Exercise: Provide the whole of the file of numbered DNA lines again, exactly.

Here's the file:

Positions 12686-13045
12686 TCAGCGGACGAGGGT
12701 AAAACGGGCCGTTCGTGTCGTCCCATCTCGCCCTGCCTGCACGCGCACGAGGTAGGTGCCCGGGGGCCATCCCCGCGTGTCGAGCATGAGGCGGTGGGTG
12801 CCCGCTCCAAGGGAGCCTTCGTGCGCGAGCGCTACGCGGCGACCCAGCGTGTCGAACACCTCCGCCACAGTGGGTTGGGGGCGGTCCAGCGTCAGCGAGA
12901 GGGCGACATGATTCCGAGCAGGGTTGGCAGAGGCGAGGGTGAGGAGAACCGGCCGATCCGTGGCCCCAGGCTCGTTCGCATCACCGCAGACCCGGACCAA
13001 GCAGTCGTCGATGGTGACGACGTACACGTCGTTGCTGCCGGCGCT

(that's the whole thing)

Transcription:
Positions 12686-13045
12686 TCAGCGGACGAGGGT
12701 AAAACGGGCCGTTCGTGTCGTCCCATCTCGCCCTGCCTGCACGCGCACGAGGTAGGTGCCCGGGGGCCATCCCCGCGTGTCGAGCATGAGGCGGTGGGTG
12801 CCCGCTCCAAGGGAGCCTTCGTGCGCGAGCGCTACGCGGCGACCCAGCGTGTCGAACACCTCCGCCACAGTGGGTTGGGGGCGGTCCAGCGTCAGCGAGA
12901 GGGCGACATGATTCCGAGCAGGGTTGGCAGAGGCGAGGGTGAGGAGAACCGGCCGATCCGTGGCCCCAGGCTCGTTCGCATCACCGCAGACCCGGACCAA
13001 GCAGTCGTCGATGGTGACGACGTACACGTCGTTGCTGCCGGCGCT